DETROIT -- Metro Detroit drivers will face yet another challenge during their morning and afternoon commutes.
Southbound I-75, between Detroit and the Downriver city of Southgate, officially closed Saturday, and construction is expected to last two years.
During the closure, the Michigan Department of Transportation will be conducting work on several bridges on both sides of the interstate.
MDOT said Tuesday's commute went relatively hitch-free, with no accidents or major issues reported. However, southbound traffic is expected to back up at a handful of intersections as a result of detoured traffic bypassing the I-75 construction.
Flat Rock Police have reportedly expressed "serious" concerns about impacts on Telegraph Rd. traffic due to the planned closing, particularly near Gibraltar Rd. -- north of the Monroe County line.
Henry Ford Wyandotte Hospital, meanwhile, is not anticipating the increase in traffic will cause any major issue with response times. However, hospital officials are prepared to treat a new kind of condition: Road Weary Warrior Syndrome.
According to The News-Herald, the hospital’s initial treatment plan for visitors and employees consists of comfort stations, which opened Monday, the first workday of the closure.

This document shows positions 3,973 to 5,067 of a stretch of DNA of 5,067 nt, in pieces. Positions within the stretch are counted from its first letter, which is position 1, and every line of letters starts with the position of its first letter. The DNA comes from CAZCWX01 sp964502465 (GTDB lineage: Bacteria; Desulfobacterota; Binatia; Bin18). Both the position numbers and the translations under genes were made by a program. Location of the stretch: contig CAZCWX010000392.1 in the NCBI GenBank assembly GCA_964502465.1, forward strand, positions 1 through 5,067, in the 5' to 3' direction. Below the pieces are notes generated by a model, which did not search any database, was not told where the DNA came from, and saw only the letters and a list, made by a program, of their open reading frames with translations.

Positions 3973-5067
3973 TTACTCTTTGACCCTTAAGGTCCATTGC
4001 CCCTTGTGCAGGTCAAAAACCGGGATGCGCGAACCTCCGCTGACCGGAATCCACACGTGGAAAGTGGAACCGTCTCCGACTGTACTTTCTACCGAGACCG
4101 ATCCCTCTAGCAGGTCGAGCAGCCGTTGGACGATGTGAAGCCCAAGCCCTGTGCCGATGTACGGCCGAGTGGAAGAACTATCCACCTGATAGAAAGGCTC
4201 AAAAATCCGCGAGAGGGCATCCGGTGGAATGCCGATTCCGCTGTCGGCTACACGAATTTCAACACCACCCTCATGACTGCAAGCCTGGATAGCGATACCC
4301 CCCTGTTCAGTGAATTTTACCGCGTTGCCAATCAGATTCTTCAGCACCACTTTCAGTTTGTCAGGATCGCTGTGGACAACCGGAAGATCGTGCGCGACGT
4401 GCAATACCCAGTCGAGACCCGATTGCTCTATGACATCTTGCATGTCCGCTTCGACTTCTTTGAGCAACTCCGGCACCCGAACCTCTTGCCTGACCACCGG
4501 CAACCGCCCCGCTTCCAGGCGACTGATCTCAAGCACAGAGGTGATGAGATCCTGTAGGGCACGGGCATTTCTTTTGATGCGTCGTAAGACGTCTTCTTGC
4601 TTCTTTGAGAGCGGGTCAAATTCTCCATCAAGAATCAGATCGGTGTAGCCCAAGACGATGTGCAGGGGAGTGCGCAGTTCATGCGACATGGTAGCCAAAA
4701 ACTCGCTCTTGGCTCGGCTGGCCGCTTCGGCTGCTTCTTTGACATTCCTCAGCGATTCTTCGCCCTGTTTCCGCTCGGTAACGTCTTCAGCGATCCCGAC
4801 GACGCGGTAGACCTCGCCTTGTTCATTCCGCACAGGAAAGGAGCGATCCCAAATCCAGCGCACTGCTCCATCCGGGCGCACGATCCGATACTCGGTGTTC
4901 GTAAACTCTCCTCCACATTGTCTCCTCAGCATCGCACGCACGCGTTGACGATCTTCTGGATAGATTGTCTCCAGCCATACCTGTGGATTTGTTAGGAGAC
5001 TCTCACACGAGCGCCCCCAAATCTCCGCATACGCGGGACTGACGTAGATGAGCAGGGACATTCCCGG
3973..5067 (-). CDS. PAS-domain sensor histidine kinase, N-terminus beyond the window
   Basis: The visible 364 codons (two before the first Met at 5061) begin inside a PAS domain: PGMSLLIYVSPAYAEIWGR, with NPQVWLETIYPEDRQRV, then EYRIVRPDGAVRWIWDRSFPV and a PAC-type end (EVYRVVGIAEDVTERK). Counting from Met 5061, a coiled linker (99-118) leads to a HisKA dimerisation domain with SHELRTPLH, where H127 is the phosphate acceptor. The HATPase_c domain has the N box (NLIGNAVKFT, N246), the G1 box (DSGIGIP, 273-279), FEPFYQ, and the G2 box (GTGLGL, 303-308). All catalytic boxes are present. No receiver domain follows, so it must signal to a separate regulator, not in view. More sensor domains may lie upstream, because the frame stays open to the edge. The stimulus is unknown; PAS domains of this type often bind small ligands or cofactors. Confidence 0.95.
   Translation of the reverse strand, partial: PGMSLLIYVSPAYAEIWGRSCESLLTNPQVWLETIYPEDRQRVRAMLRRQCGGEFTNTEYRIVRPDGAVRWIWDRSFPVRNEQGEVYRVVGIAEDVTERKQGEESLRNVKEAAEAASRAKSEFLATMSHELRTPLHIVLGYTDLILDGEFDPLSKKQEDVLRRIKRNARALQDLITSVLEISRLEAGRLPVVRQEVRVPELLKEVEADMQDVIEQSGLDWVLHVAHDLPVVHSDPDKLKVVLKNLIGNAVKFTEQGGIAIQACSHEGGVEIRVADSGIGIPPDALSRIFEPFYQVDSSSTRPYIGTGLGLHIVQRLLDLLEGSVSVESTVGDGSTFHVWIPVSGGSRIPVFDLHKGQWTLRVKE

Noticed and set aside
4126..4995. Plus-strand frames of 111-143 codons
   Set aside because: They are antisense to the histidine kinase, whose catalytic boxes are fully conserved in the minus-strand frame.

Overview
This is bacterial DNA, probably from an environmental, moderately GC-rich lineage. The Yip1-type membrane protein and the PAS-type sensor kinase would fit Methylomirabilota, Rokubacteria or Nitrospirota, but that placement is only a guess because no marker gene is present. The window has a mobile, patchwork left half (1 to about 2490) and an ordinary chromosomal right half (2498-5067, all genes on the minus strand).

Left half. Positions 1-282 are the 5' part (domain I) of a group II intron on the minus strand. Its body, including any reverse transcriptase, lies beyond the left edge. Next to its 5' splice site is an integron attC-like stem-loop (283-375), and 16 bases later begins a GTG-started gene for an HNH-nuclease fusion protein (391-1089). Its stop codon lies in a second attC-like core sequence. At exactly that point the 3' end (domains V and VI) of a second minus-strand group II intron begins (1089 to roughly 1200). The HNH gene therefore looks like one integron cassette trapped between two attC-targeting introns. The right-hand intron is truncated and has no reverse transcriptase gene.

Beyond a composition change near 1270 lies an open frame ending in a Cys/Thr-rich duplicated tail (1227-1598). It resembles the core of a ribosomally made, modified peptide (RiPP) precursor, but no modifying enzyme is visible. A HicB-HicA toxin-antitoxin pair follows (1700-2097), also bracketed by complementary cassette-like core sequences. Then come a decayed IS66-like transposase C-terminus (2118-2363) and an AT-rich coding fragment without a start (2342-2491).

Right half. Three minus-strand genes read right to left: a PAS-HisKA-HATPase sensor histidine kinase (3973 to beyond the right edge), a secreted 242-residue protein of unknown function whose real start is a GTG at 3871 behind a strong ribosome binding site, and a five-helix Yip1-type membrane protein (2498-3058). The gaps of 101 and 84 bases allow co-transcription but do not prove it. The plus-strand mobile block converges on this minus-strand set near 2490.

"The construction is sure to present some challenges," Denise Brooks-Williams, Henry Ford Wyandotte Hospital president and CEO, told The News-Herald. “It’s one of those things we have to adjust to and just get through."
The southbound I-75 shutdown is part of a $200 million project that includes rebuilding the shoddy bridge deck on the Rouge River bridge, along with other bridge repairs and replacements.
MDOT spokeswoman Diane Cross said the evening commute is likely to be much more challenging for drivers, and she warned motorists to expect delays.
"It takes a couple of weeks of taking different routes for detours for drivers to figure out which ones work best," Cross told the Detroit Free Press. "And then we kind of settle into a pattern, and that pattern is probably going to stay the same for a couple of years."
A semi fire on I-94 in Detroit likely slowed down drivers who may have wanted to avoid the shutdown by taking that freeway to the official posted detour, which follows I-96 and I-275. Another incident with a semi, a crash on I-75 near I-96, also slowed down northbound I-75 traffic.
MDOT's official detour for through traffic takes drivers off I-75 at I-96, heads west to I-275 and then south back to I-75. It’s a lengthy detour, but MDOT said it opted not to send thousands of extra vehicles onto a shorter detour using I-94 because that freeway is already jammed with traffic as is, while I-96 is wider and has had sections rebuilt, giving it more capacity for extra vehicles.
"We fully realize the distance that is, and a lot of drivers won’t do that," Cross said.
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